AMAZING History of the Ancient Greeks! From crazy pets to the incredible philosophers…stay tuned to Number 1 to find out what ancient Greece is still known for to this day!
Brought to you by Zero2Hero!!
Don't forget to subscribe here! https://goo.gl/NXuChu
Click here to find out AMAZING Facts About the Human Body!! https://youtu.be/btDMBvDcF4w
Number 10: Warring Hellenes
Most people don’t know that the Ancient Greeks preferred to be known as 'Hellenes,’ and they lived in 'Hellas.' These 'Hellenes' were never actually one people, or country, as you and I would know it today. Ancient Greece was actually divided up into small 'city-states,' each ruled by a king-like figure. Some of the better-known city-states are Athens, Sparta, Corinth and Olympia.
Each city-state had its own government structure, laws and army. And, wouldn't you just know it? They didn't always get on very well with each other. It wasn't until as recent as the 300s BC that Alexander the Great ruled the whole of Greece under one flag. I know, the 300s BC doesn't seem that recent…but this is Ancient history we're talking about, so it’s relative.
Athens and Sparta, for example, were once at war for nearly 30 years! The Peloponnesian War lasted from 431 to 404BC, and there was only one group that the Spartans hated more than the Athenians, and you know who that was, right? The Persians.
Number 9: This is Sparta!
The Spartans were all about war and self-inflicted hardship. At seven years old boys would leave their families to get an education: an education in pain and battle. It was only when they turned 30 that the boys, those who'd made it through to the end, could become soldiers and be considered true citizens of Sparta.
The boys were only given one tunic and weren't allowed shoes. They slept most nights in the open, and were deliberately not given enough food so they would learn how to forage and steal. They were encouraged to fight each other and did physical and battle training every day. It wasn't just the boys, though, as the girls were tough as nails too. They were given athletic training and taught how to throw discus and javelins. The women of Sparta couldn't be soldiers, but they did compete against the boys at sport. And, apparently they won a lot of the time too.
So after years of getting their food stolen, walking barefoot and fighting wild animals…what was a Spartan soldier's reward? The glory of battle and a loving mother who would see you off by saying: "Come back with your shield, or on it." Meaning that she'd rather you died and were carried back by your fellow warriors than drop your shield and run away like a coward. Actually, that kind of reminds me of my mom...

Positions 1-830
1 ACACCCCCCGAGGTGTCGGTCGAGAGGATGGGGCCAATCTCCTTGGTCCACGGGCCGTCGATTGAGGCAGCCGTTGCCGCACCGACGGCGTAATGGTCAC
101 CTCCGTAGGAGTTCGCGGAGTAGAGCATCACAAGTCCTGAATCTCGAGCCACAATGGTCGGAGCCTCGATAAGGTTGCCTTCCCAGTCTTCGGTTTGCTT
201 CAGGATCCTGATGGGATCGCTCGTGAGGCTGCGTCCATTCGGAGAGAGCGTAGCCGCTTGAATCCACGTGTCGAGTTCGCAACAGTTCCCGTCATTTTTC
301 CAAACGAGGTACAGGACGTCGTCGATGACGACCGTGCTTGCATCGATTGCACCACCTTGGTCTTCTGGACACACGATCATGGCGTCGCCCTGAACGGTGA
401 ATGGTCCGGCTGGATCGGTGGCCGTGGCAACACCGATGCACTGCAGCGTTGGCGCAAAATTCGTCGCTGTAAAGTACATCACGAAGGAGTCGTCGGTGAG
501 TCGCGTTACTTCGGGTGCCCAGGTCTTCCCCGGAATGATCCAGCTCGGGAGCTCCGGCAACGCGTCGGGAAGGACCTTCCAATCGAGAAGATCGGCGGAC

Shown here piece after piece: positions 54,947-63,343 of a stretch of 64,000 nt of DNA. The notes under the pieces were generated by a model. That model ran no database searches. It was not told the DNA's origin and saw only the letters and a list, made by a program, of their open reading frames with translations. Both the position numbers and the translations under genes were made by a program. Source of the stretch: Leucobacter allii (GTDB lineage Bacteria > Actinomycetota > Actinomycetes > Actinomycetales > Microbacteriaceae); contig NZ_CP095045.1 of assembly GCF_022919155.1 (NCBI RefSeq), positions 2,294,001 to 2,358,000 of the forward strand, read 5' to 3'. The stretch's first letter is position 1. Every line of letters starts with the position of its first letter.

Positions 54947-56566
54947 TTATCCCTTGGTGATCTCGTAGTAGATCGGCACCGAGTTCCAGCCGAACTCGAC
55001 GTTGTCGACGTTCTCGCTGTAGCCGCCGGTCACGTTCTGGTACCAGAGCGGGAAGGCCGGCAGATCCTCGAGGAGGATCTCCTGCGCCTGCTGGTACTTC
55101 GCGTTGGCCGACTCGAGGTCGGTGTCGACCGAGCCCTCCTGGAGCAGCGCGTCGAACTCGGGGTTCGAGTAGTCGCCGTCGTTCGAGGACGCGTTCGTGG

Number 8: The Olympic Games.
But it wasn't all war and struggle in ancient Greece, honestly. In 776 BC, the first Olympic Games took place as part of a religious festival to honor almighty Zeus, king of the Gods. The Games were held, like the modern ones, every four years in the summer. They were popular, as well, with between 20,000 and 40,000 people attending at the height of the games. The games were so popular that all of the city-states - even Sparta! - stopped fighting for a whole month before the games so that the athletes could have time to train and, you know, not get killed. Whatever brings the people together, I guess!
The Olympic Games were male-only, and included foot races, horse races, chariot races, boxing, wrestling, the long jump, disc throwing and spear throwing as events. As a prize, the winner was given a wreath of olive leaves plucked from a sacred tree next to the temple dedicated to Zeus. Sounds, kind of lame, right? Although…they would also get a statue made of them, and KUDOS from their home town, lots and lots of kudos.
Number 7: What’s in a Word?
Speaking of kudos, that's actually a word we got from the Ancient Greeks. A lot of our English language words originated in Greek and many are from their gods and legends.
For example, Atlas was a giant who was punished by having to carry the world on his shoulders, and now it's our name for a book of maps of the world.
Chronos was the god of time and chronology means to put events in order of time.
Okeanos, who was the god of the mystical river Oceanus, which provided the Earth with all of its fresh water.
Clotho was the youngest of the Three Fates who spun the thread of life, think about that next time you go clothes shopping.
Strangely, the word 'tragedy' comes from the Greek word for the song of the male goat. Did anyone else know that Billy Goats sang? That's news to me! Maybe it sounds terrible though, worse than that time your Aunt had a bit too much egg nog at Christmas and decided to have a one-person karaoke party, why else would it become the word for tragedy? Speaking of tragedy, the Greeks used to perform a ritual where a circle of people would dance around a goat before sacrificing him…probably when his singing was the worst!